Converting large parts of the UK gas grid to use zero-carbon hydrogen is suggested to be both technically and economically viable and would help the country meet its greenhouse gas emission targets.
This is according to a report published by the H21 Leeds City Gate project which proposes to convert Leeds-the UK's third largest city with a population of 760,000-first. The city will be converted from natural gas to hydrogen gas by 2030, before converting other sections of the UK network.
Reducing UK’s heating emissions
Currently, cooking and heating generate over 30% of the UK's carbon emissions. But the conversion of the grid to hydrogen gas can reduce heat emissions by at least 73% In addition, it will also support decarbonisation of transport and local electricity generation.
While the process of combusting hydrogen with oxygen - which produces no carbon emissions, just water and heat - to power vehicles is well known, the opportunity to use the same process on the grid for domestic heating and cooking has not really been looked into.
But, according to Dan Sadler, H21 Project Manager at Northern Gas Networks - the gas distributor for North East England involved in drawing up the proposals - a nationwide grid conversion to hydrogen gas "is technically possible, economically viable and will be a significant contributor to meeting the UK's decarbonisation targets".
"This is a major opportunity for our country to become a world leader in hydrogen technology and decarbonisation and would create thousands of new jobs across the UK," he said.
Moreover, H21 claims that the hydrogen gas grid can use the existing underground gas pipes and that converting household appliances to run on hydrogen would mean less disruption and unnecessary costs when compared to converting to alternative green heat sources.
Sadler says that the conversion process will be similar to that carried out in the 1960s and 70s when 40 million appliances across 14 million households were converted from town gas to natural gas. “We'd have special teams, working street by street to make the conversion as smooth as possible for customers with minimal impact in the homes and the highways."
Iron Mains Replacement Programme
According to H21, the UK has been undertaking the 'Iron Mains Replacement Programme' (IMRP) since 2002 to upgrade the majority of gas distribution pipes to polyethylene - a material for transmitting hydrogen.
Work on the IMRP will be completed by 2032, and as such conversion of the network to use hydrogen would require minimal new energy infrastructure and limited disruption to customers. Additionally, the gas network has the appropriate capacity for such a conversion.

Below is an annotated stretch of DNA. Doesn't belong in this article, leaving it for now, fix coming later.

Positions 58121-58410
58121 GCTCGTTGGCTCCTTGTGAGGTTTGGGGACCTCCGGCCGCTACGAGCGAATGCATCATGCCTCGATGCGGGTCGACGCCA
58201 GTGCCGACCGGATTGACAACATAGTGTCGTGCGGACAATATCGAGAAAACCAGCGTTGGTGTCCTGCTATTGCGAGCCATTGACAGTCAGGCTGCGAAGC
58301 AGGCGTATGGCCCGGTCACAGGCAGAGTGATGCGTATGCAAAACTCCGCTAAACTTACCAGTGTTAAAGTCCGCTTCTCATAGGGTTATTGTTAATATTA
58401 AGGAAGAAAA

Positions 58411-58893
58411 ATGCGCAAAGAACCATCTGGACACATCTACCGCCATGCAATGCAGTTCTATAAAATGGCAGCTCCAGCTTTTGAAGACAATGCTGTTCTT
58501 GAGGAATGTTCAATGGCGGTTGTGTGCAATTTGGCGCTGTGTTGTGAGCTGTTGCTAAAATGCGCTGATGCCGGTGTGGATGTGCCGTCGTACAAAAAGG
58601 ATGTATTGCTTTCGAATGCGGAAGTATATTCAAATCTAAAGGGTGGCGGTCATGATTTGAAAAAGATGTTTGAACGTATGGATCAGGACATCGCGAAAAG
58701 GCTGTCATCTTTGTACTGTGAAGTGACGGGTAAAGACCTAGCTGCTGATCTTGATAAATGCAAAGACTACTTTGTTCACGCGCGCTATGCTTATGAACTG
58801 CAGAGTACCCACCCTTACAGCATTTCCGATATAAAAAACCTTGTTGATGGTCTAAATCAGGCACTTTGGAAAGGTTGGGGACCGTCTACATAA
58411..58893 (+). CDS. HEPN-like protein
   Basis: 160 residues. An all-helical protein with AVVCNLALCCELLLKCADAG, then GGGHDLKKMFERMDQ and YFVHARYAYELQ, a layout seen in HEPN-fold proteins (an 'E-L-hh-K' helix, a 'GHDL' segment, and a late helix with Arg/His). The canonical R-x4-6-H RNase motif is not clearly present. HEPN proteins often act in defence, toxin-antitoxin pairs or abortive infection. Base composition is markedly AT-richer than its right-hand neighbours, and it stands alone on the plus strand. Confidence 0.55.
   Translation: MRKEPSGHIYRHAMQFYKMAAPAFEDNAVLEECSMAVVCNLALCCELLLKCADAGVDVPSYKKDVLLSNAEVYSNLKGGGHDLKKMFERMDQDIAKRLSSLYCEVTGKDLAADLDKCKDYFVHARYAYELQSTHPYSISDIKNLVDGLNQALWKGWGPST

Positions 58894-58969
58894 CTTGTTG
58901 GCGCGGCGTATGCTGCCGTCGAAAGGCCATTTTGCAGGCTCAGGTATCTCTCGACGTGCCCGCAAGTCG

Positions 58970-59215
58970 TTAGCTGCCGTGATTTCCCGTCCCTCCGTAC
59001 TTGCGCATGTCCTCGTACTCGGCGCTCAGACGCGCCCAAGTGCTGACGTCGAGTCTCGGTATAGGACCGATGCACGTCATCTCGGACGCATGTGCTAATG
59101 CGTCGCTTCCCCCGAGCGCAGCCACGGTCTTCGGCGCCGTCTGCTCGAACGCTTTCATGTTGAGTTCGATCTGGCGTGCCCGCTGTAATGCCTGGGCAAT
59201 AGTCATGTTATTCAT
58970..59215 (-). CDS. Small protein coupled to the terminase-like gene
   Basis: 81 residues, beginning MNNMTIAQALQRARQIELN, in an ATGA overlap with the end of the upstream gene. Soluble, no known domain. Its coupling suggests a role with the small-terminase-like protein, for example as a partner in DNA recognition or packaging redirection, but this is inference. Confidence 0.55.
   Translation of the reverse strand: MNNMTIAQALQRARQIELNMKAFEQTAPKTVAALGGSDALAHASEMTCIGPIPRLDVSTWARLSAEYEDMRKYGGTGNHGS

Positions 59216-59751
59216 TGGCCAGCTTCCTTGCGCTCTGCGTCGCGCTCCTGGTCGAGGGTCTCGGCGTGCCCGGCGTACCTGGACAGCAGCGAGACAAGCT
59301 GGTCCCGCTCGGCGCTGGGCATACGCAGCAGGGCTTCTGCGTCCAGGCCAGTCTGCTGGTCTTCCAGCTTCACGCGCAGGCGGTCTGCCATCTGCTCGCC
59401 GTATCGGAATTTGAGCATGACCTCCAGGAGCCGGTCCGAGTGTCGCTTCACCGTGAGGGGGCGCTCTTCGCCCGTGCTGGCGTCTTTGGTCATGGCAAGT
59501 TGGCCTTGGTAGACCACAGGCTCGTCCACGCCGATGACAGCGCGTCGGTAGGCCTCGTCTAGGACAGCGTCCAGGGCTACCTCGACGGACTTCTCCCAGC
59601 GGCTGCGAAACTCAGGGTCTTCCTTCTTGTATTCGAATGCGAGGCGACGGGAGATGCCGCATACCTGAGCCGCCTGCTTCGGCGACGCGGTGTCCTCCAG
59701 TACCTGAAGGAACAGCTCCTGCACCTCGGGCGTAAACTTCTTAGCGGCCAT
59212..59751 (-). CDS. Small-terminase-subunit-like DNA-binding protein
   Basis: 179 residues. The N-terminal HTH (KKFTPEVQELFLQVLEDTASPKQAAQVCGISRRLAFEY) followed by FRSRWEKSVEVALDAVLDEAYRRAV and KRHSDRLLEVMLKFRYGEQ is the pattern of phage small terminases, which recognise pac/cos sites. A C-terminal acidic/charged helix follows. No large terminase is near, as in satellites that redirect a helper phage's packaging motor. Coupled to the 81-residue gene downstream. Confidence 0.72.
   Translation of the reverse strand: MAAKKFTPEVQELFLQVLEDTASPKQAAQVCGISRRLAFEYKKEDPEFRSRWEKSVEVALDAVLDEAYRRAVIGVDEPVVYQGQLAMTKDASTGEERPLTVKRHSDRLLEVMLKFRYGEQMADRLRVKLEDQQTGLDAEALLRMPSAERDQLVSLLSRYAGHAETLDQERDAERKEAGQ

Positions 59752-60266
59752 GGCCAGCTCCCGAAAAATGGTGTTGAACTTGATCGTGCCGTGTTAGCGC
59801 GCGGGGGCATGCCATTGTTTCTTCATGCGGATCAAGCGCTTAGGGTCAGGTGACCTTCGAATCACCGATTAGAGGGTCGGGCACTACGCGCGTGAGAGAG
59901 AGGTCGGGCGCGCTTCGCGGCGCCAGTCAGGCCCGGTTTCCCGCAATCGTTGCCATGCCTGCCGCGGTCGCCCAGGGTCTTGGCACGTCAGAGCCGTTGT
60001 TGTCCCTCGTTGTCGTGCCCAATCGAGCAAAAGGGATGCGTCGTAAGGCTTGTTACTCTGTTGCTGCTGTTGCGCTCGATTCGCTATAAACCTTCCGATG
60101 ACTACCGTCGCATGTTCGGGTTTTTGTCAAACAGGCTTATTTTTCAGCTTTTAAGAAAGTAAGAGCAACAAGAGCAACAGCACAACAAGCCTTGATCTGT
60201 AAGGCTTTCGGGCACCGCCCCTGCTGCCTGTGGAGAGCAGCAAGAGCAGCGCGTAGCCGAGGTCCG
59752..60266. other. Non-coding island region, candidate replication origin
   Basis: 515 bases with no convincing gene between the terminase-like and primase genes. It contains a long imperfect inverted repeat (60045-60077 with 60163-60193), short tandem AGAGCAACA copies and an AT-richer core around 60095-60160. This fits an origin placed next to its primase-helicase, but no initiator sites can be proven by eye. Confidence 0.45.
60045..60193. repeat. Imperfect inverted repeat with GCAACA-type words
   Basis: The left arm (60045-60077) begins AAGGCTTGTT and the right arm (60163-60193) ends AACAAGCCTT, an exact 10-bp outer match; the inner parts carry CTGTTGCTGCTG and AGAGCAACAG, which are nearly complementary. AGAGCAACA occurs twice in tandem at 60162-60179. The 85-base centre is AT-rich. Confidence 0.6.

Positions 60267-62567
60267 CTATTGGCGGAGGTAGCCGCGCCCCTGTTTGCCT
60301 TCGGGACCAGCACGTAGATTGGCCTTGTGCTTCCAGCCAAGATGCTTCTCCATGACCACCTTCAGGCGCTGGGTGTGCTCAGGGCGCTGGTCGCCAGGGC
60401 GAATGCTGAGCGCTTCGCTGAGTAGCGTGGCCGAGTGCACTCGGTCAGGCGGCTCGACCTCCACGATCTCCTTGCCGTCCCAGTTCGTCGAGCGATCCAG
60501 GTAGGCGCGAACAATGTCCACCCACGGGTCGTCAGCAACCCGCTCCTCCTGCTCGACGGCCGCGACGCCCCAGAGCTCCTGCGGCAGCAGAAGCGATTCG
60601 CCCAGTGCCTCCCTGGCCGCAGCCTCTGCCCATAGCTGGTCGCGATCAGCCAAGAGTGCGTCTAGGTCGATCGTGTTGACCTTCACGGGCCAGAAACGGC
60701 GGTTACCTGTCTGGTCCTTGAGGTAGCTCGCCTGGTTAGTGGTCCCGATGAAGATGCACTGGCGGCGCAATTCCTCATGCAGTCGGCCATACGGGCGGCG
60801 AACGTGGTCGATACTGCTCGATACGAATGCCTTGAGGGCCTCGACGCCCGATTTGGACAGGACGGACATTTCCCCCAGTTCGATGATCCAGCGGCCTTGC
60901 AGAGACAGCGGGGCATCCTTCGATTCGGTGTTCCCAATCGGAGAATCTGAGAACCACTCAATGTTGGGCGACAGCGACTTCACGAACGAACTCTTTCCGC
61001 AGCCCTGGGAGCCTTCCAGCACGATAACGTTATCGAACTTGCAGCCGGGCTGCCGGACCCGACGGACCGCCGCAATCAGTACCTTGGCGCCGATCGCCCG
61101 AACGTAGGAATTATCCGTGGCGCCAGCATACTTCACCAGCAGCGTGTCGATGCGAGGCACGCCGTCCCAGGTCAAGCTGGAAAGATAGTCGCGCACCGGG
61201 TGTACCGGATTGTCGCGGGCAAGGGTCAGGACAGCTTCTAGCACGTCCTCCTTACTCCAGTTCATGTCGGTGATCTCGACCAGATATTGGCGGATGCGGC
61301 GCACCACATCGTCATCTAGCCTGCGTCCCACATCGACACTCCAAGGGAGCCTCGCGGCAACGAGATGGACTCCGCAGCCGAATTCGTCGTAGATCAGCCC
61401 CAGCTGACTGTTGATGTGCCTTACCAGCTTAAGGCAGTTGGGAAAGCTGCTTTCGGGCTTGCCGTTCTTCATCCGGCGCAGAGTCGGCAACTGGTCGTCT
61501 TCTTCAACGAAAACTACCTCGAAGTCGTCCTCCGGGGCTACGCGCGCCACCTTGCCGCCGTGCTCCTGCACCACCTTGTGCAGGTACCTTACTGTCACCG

The report points out that there are already a small number of models on the market for household appliances which run on hydrogen, while "several manufacturers are showing real enthusiasm for their development".
"A firm, long-term plan and significant stimulus would be needed to provide the motivation to develop and produce the wide range of equipment required," the report states. "This could potentially be in the form of a national heat policy."
Leeds-first city to be converted
Leeds has been identified as the most suitable area to start the network conversion both due to its significant energy demand and its geographical location, and the proposals have received backing from Leeds City Council as well as Leeds City Region and Tees Valley Unlimited local enterprise partnerships.
Initial conversion in Leeds, the report estimates, could save up to 1.5 million tonnes per year of CO2.
"Transforming Leeds into a hydrogen city would be a bold step," said Leeds city councillor and executive member for the environment, Lucinda Yeadon. "It could play a crucial role in how we heat and power our homes in the future alongside other sustainable energy sources.
"The project has massive potential to make a significant dent in the city's environmental performance, as well as opening up a wealth of opportunities for innovation, manufacturing and low carbon transport. Working closely with Northern Gas Networks and our partners, we're keen to develop this exciting concept further."
A key question is the source of the hydrogen for such a large scale initiative. Further, hydrogen is not the only option for decarbonising heat and others are heat networks powered by low carbon heat sources and high efficiency heat pumps. [Decarbonising homes-the UK challenge] As this article suggests a mix of these are likely to result with one or other solution being more appropriate for a given area or region.